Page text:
Risk Appetite Preferred:- 1. Food, beverage and nutraceutical manufacturers, processors, contract manufacturers (co-packers), wholesale and retail companies 2. Restaurant trade 3. White, brown goods, consumer goods, non-safety critical auto and other non-industrial equipment (on a case by case basis) We decline to quote:- 1. Toy and children’s equipment manufacturers or distributors 2. Pharmaceutical 3. Safety Critical Auto
What does the Policy cover? 1. Accidental Product Contamination 2. Malicious Product Tampering (MPT) 3. Product Extortion Demand (Annual Aggregate Limit Applies)
What does the Policy cover? “Accidental Product Contamination” shall mean:- (a) Any unintentional error other than an error in design or specification made by the Insured; or (b) The introduction of an ingredient or component supplied by a third party that is contaminated; which occurs during manufacture, blending, mixing, compounding, packaging, labelling including the instructions for use, storage or distribution of any Insured Product whilst in the care or custody of the Insured, provided that in the event of its consumption or use as intended it would lead to or has led to Bodily Injury within 366 days of its consumption or use, or would lead to or has led to physical property damage to tangible property (other than the Insured Product itself) owned by a third party. 5
What does the Policy cover? “Bodily Injury” shall mean:- clearly identifiable internal and/or external physical symptoms of sickness, disease or death sustained by any person, animal or Livestock resulting from any of the foregoing at any time. Bodily Injury does not extend to include mental anguish or emotional distress. 6
Contamination Classifications – Class I, II, III Classification Definition Example Class I This type of recall involves a health hazard where a reasonable probability exists that eating the food would cause serious, adverse health consequences or death. [Meat contaminated with L. monocytogenes in a ready-to-eat food product; E. coli O157:H7 in raw beef; allergens such as peanuts or eggs (not listed on the label).] Class II This type of recall indicates a potential health hazard where a remote probability of adverse health consequences from eating the food exists, or if the resulting condition is temporary or medically reversible. [Presence of FD&C Yellow #5 dye in candy; presence of dry milk, a Class II allergen, as an ingredient in sausage without mention of the dry milk on the label.] Class III This type of recall involves situations in which eating the food will not or is not likely to cause adverse health consequences. [A package containing fewer or lower weight products than shown on the package label or improperly labelled processed meat in which added water is not listed on the label as required by federal regulations.] 7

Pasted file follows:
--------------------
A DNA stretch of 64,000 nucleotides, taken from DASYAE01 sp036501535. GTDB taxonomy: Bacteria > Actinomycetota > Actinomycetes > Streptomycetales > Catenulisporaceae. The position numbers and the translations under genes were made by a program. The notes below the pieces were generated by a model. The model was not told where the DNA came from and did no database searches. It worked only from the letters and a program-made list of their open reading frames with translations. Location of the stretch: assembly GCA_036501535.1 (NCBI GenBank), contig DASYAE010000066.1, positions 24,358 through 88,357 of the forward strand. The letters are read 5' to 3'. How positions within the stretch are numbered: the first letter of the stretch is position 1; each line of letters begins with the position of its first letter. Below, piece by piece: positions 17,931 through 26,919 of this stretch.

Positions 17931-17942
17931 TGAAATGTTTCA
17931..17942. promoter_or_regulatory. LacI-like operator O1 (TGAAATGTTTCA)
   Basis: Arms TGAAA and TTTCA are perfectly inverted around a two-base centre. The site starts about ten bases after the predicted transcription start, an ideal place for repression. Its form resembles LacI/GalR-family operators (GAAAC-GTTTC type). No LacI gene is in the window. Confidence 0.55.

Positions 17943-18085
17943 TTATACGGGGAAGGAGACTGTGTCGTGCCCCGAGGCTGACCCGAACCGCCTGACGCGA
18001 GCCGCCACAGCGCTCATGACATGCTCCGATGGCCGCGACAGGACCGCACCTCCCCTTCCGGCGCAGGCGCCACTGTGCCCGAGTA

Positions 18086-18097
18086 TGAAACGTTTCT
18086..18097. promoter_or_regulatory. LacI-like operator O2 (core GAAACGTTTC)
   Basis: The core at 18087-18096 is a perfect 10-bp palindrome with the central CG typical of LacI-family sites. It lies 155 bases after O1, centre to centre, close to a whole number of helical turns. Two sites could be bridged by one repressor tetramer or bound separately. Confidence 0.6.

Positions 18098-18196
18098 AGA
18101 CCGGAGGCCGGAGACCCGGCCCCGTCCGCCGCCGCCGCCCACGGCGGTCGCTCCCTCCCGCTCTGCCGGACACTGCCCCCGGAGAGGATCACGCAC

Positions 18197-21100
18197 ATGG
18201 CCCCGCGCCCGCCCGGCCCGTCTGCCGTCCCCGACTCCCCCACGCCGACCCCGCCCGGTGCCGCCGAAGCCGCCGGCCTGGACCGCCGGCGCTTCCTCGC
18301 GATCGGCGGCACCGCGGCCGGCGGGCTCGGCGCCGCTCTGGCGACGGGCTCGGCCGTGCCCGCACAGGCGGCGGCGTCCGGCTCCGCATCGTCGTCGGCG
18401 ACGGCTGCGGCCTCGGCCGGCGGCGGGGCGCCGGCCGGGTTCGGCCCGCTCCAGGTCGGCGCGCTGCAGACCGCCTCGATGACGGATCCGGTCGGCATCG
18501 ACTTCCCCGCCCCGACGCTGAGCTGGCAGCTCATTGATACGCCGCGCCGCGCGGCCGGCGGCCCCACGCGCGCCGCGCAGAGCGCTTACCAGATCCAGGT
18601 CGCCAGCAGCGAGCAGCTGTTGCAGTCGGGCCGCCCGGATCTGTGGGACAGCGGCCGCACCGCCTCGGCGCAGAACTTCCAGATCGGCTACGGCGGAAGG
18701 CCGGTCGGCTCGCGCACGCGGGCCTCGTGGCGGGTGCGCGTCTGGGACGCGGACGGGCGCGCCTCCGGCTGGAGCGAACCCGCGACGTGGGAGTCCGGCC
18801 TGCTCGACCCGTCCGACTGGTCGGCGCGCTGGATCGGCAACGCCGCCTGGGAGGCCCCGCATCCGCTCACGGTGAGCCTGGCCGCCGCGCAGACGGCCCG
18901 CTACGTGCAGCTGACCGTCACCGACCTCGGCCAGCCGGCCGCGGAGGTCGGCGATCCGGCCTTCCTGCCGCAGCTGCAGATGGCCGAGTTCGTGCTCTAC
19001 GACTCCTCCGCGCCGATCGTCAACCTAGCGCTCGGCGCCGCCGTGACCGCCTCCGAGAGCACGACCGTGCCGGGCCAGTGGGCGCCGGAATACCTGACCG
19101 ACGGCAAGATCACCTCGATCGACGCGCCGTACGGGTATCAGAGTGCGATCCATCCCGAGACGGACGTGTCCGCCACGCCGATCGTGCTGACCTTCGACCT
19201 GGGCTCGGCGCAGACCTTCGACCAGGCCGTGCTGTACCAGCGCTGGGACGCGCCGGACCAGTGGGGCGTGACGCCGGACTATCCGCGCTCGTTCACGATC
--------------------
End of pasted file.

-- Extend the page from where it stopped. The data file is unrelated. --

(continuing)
8 Recall – Legal Canadian Food Inspection Agency Act Issuance of a Mandatory Recall Order Where is the authority to issue a mandatory recall order? The CFIA Act states: 19. (1) Where the Minister believes on reasonable grounds that a product regulated under an Act or provision that the Agency enforces or administers by virtue of section 11 poses a risk to public, animal or plant health, the Minister may, by notice served on any person selling, marketing or distributing the product, order that the product be recalled or sent to a place designated by the Minister.
9 Recall – Legal When is a mandatory recall order issued? The Minister issues a mandatory recall order when the Minister believes on reasonable grounds that a product poses a risk to public, animal or plant health. The reasonable grounds are generally based upon information received from the CFIA Office of Food Safety and Recall. The CFIA Office of Food Safety and Recall recommends a mandatory recall to the Minister when they are notified by the Area Recall Coordinator (ARC) that an operator refuses to voluntarily recall a product (regulated under an Act that the Agency enforces or administers) that poses a risk to public, animal or plant health. Inspectors notify the ARC when a product is in distribution that poses a risk to public, animal or plant health. In the event of a mandatory or voluntary recall the inspector completes the verification task(s) related to the cause of the recall and references the recall in the CFIA/ACIA 5472 Inspection Report - Corrective Action Request (CAR) issued to the operator. For additional recall information, refer to the Food Emergency Response Manual available by contacting the CFIA's Office of Food Safety and Recall.